What would you say to a friend who is considering to sponsor a child?
Do it! I think in Singapore, we are all so well taken care of and within my circle of friends, we are all working adults. How frequently do we visit Hai Di Lao and all those hotpot places? We can easily spend so much in a single meal, so what’s $50 to us? How we spend that $50 versus what that $50 means to that family there – it’s very little to us. If we can afford so many Hai Di Lao and so many good meals, why can’t we spare that $50 there to help a family. When I share these experiences with my peers, they often voice that they are interested to sponsor a child but I’m not sure if they actually do it. I was quite surprised when I went to the distribution site expecting to see a lot more children. There were 100+ children and I thought there would be more!
What could be some concerns supporting a programme like this one?
I think everybody is skeptical, wondering if most of the money is going to the organization paying for all the admin costs. How much is really going to the child? That was my concern when I first supported. I asked so many questions that I don’t remember now what I had asked. This trip sealed the deal. I went there and I witnessed the food pack and the school packs being distributed. I witnessed the whole process and I saw what they did.
For sponsors, it’s not just about spending money. It is also knowing what kind of difference the money is making on the child. It’s different when you meet them. You don’t see them only from pictures and papers from the report that OHF prepares. When you go there and interact with the child, you talk to the family and you gain a lot more. Very few people get to meet their sponsored child. None of my peers get to meet their sponsored child so if I feel if I’m given the chance to meet them again, I would do it.
I’m happy there is this avenue for me to help the children.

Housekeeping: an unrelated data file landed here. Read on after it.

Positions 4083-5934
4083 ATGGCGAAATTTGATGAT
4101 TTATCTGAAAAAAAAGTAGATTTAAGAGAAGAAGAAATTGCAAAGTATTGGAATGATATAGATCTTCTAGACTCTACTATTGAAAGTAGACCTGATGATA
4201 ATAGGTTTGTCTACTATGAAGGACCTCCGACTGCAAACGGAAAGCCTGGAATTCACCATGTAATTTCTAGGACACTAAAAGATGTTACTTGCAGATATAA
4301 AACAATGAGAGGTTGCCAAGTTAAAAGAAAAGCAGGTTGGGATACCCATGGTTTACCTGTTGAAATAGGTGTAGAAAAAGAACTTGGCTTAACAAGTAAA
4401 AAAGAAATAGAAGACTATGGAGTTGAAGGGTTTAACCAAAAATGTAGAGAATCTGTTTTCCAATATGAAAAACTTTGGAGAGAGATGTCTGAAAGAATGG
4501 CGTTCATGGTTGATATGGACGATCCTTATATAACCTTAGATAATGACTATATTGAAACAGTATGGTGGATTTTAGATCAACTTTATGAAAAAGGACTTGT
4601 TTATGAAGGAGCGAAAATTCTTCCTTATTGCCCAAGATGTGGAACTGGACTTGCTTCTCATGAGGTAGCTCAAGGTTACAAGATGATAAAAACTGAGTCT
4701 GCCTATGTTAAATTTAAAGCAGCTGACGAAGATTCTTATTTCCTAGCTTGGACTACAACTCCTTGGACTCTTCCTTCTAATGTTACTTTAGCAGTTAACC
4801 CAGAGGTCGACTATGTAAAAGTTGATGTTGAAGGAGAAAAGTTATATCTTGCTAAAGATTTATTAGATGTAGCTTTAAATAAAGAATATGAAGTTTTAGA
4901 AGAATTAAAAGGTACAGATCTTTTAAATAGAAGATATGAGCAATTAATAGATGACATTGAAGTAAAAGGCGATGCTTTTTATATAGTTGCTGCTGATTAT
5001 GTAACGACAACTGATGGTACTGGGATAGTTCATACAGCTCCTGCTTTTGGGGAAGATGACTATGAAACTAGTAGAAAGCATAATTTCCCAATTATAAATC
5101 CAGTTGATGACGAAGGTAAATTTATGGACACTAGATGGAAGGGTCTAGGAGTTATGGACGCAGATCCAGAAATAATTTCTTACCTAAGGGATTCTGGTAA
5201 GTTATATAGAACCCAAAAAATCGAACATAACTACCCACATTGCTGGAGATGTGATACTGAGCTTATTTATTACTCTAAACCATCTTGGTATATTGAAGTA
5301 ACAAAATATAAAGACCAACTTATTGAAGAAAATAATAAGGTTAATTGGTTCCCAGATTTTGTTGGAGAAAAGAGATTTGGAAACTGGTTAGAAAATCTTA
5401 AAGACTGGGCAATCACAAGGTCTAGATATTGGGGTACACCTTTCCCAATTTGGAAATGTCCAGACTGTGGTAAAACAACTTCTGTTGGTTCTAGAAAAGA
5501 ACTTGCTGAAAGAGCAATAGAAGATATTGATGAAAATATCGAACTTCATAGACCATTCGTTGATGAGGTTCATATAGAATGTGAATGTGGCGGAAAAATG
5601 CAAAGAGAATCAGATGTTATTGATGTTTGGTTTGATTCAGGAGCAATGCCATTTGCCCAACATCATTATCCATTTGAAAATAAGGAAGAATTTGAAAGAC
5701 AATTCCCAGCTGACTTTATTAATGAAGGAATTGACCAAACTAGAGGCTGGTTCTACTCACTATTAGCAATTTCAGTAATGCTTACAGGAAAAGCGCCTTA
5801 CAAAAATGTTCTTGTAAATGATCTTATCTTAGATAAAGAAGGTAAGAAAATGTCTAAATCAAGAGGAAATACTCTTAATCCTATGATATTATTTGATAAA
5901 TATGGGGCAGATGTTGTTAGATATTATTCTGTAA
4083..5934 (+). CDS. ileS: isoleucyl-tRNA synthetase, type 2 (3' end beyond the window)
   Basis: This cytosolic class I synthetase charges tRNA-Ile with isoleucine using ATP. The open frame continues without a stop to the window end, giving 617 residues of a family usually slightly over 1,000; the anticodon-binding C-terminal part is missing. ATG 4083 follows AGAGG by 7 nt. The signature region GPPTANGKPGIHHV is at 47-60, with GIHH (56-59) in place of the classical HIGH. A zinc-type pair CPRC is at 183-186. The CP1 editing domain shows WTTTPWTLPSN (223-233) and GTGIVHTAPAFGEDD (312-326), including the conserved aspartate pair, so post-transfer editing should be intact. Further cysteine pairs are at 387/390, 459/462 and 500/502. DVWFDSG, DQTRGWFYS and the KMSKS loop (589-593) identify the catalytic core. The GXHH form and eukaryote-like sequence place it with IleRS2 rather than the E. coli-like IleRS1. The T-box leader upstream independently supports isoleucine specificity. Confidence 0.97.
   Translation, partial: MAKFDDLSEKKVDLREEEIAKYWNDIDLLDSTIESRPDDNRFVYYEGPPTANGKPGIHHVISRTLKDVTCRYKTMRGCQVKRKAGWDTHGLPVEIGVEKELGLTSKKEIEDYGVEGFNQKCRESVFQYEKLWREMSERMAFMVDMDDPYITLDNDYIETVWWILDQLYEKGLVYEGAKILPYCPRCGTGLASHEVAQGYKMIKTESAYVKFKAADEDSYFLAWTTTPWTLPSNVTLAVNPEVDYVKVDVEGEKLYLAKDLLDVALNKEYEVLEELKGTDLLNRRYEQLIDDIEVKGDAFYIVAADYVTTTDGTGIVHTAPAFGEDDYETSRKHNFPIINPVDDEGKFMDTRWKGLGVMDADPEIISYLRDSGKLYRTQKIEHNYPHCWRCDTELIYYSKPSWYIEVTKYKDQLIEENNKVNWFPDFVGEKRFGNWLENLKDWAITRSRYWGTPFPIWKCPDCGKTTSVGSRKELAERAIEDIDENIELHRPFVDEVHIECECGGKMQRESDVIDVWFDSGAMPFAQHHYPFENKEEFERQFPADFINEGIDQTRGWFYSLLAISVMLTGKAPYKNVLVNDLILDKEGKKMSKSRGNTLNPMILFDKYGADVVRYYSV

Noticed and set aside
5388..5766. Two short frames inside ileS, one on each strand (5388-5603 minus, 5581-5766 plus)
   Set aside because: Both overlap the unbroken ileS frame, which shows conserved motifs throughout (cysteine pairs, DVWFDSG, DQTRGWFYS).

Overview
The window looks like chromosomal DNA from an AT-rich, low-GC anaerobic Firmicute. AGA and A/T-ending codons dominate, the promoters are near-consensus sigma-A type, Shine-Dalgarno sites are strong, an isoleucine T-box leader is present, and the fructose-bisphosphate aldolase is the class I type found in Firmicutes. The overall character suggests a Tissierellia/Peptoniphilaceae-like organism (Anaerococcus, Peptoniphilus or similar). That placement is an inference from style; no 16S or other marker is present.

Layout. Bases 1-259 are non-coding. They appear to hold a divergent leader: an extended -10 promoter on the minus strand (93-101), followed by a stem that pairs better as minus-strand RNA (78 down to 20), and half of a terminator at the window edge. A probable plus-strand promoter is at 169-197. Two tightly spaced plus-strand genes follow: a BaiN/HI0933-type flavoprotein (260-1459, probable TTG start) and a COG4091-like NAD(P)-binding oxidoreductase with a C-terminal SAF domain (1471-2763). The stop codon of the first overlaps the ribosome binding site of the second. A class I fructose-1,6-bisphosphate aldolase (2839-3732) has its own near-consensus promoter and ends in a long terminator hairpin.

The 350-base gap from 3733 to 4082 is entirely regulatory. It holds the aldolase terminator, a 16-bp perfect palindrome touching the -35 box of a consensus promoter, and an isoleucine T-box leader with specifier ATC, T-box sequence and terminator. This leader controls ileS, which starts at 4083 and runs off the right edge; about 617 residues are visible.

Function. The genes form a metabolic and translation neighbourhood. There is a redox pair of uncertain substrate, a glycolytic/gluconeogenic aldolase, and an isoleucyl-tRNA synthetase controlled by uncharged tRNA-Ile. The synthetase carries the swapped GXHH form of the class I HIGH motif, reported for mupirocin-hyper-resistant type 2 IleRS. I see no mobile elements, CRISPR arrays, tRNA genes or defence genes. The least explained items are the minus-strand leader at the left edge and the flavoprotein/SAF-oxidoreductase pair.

Was there anything else that left an impression?
We were really amazed how the families at the distribution site could fit a 50kg rice pack onto a very small motorcycle with 2 children and 2 adults!
At Hope Village Prey Veng (OHF children’s home), I saw two boys playing with a flat keyboard, and another was playing with the drums. I thought it was from a music source before I realised it was from the boys. We were all standing outside and watching them. Their playing was not too bad. I also think that the children in the home are very well mannered. We bought them snacks and when we distributed the snacks to them we were very surprised when the whole group said “Sister Phyllis, thank you. May God bless you”. It’s the first time I received a “thank you” so sincerely.
I like the idea of OHF’s UV clean water system project because that is for the long run. The other projects like building a toilet, well, house helps a family. With a UV clean water system, you will help a whole group of children to bring drinking water home with their water bottles. I think this is a very good initiative. I understand there are more schools with the need.
What is your biggest takeaway from the trip?
Don’t waste food! We can enjoy a cup of cappuccino here, but this, to them, is 2 or 3 meals of white rice. Whenever I go to Cambodia and come back, I always remind myself how lucky I am, how fortunate I am, and I am also very thankful that I get to help them. It’s like a reflection time.
The next Hands of Hope for child sponsors will be in June 2020! Write to us at email@example.com to register your interest.